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I Was Not Warned About Perineal Tears

I Was Not Warned About Perineal Tears

Falling pregnant and giving birth for the first time is a steep learning curve. It is such a new experience and there is a lot to take on board.

However, there are times when a patient feels like she has not been given sufficient information, and it is only when something has gone wrong that this information comes to light.

I was not told about perineal tears before giving birth

A common example of this is perineal tears. Not all women will know what a perineal tear is before they give birth, and many will not be told of the risks. Some patients say that had they been warned, they would have opted for an elective C-section instead.

This was the subject of a recent study by Hans Peter Dietz of the Sydney Medical School in Australia, who has found that the older a woman is when she gives birth, the greater the risk of major pelvic floor injury.

He suggests that pregnant women should be warned of such risks, as this will enable them to make an informed choice about the mode of delivery. Currently pregnant women are warned about the risks of a caesarean section, but are not told about the risks of vaginal birth, which include tears to the anal sphincter.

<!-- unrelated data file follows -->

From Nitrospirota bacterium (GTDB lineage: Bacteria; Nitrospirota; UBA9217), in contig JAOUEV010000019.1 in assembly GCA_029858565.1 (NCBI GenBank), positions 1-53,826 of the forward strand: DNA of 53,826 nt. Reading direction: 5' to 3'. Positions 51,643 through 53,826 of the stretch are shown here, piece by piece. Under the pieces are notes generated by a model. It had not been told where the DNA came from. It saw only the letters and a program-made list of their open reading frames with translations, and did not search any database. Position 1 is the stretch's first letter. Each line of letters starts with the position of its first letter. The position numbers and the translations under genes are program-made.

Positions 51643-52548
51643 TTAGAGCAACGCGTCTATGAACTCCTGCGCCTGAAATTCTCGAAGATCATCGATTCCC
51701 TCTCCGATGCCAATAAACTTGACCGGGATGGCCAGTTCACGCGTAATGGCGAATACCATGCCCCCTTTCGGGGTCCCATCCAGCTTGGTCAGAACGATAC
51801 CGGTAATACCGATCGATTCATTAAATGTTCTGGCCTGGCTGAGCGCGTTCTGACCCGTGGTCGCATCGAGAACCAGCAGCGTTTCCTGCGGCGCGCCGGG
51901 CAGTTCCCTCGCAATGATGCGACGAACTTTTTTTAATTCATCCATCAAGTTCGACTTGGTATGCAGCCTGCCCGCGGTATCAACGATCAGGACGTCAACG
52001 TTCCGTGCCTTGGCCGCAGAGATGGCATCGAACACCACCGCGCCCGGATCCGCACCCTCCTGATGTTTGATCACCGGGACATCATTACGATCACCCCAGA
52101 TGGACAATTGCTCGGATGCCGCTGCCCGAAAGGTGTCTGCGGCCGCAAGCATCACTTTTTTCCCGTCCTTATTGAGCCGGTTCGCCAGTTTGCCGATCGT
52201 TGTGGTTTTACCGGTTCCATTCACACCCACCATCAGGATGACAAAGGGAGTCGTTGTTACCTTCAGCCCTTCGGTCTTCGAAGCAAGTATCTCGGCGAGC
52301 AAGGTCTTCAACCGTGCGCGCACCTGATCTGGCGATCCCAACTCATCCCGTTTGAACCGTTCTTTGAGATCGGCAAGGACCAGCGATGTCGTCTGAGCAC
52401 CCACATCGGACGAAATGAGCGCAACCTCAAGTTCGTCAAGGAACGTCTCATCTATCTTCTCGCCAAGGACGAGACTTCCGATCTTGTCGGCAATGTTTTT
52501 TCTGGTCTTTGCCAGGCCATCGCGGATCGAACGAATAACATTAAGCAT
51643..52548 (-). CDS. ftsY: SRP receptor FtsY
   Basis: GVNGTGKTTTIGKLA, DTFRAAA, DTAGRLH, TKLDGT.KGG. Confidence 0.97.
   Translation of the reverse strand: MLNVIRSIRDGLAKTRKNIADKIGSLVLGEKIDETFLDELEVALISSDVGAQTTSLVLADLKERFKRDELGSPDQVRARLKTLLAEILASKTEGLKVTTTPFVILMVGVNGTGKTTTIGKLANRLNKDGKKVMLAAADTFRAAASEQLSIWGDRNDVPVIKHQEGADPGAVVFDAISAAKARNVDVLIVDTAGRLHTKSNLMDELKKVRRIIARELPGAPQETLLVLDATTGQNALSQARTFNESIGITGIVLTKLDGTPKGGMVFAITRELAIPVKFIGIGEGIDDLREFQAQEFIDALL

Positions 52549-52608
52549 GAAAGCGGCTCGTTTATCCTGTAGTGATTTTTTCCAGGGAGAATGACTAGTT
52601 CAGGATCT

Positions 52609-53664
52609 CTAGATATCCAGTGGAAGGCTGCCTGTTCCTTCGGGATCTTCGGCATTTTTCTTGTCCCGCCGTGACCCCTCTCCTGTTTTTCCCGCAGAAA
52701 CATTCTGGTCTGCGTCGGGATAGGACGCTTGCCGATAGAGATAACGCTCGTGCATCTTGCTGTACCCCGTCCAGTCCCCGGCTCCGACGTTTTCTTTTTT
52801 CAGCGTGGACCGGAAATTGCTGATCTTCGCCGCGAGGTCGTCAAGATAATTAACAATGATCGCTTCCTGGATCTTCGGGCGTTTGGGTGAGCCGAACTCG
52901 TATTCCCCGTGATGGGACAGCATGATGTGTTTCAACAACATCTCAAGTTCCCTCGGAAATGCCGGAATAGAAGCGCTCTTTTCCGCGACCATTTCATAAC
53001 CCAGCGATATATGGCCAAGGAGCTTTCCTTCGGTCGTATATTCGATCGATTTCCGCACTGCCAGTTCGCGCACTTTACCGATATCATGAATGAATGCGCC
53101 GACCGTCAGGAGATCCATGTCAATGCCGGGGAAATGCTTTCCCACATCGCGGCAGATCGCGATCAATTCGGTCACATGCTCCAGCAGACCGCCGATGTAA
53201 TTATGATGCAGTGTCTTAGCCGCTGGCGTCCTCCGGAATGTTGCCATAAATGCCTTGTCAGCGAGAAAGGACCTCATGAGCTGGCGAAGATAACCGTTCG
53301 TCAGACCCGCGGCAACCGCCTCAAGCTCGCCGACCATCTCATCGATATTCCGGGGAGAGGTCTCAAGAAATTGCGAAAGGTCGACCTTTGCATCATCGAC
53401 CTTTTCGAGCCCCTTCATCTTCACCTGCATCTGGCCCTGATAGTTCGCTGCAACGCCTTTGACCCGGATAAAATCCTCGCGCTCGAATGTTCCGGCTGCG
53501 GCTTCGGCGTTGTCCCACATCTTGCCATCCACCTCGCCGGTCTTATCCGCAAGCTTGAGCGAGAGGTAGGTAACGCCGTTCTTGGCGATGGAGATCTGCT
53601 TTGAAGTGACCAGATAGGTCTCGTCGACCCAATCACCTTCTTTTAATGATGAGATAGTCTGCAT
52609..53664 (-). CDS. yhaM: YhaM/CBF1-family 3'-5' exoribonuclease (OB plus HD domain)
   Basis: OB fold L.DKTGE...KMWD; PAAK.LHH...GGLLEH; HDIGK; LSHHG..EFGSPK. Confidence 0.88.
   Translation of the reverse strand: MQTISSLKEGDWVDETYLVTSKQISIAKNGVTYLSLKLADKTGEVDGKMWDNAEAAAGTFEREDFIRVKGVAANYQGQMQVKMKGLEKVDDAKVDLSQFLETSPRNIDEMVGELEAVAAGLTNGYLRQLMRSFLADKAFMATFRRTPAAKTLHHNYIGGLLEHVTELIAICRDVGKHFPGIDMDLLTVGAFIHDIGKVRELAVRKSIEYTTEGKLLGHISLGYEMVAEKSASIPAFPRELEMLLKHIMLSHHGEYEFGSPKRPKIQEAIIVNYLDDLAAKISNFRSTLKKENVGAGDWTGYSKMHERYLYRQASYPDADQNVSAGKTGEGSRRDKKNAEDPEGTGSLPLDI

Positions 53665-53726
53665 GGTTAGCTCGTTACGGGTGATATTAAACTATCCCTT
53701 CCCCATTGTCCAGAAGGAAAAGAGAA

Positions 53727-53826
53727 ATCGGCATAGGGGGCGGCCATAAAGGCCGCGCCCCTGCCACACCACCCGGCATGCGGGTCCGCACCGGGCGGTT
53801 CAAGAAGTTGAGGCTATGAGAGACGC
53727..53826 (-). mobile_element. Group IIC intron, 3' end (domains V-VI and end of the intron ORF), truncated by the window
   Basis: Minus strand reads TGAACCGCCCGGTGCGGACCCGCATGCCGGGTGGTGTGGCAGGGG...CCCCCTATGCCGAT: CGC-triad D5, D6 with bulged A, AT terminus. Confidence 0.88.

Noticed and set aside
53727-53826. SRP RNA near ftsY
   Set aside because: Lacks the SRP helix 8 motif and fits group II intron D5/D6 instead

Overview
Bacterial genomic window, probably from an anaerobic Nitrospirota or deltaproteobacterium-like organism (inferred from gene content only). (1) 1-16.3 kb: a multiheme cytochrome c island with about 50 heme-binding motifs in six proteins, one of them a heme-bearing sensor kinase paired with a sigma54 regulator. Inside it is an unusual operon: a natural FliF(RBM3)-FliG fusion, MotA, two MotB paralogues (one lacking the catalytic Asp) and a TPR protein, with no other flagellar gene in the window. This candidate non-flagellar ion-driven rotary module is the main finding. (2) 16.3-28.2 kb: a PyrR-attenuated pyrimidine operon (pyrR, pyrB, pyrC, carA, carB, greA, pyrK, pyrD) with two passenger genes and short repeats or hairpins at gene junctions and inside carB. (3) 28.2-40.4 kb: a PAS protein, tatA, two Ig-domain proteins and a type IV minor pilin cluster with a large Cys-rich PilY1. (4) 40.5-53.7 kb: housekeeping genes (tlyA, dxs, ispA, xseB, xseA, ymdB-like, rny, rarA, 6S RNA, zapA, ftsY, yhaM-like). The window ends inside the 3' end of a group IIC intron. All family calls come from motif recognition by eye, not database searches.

Montgomery v Lanarkshire Health Board

This lack of information was highlighted in legal battle in 2015, during which a diabetic woman argued that she had not be advised of the risks of vaginal birth. She was at increased risk of complications because diabetes can result in a larger than average baby, and she was of a petite stature.

Sadly her baby became stuck behind her pubic bone and suffered oxygen deprivation. She said that had she been told about the risks, she would have had a C-section and her child would have been born free of injury.

“You should be allowed to make that choice”

The Royal College of Obstetricians and Gynaecologists has said it is considering issuing a leaflet on vaginal births. This is likely to be opposed by some campaigners who believe a natural birth is best whenever possible. NHS obstetrician Bryan Beattie believes the choice should be made by the woman.

“You might say to me: 'I could cope with a wound infection if I had a C-section but I could not cope with faecal incontinence from a bad vaginal delivery.' You should be allowed to make that choice but you can't if you don't have the information”, he said.

Want to speak to a solicitor?

If you were at increased risk of suffering complications during a vaginal delivery, but medical practitioners neglected to warn you, it may be that medical practitioners provided you with a substandard level of care. If this has caused unnecessary injury to you or your baby, there could be grounds for a compensation claim. Contact us to find out more.

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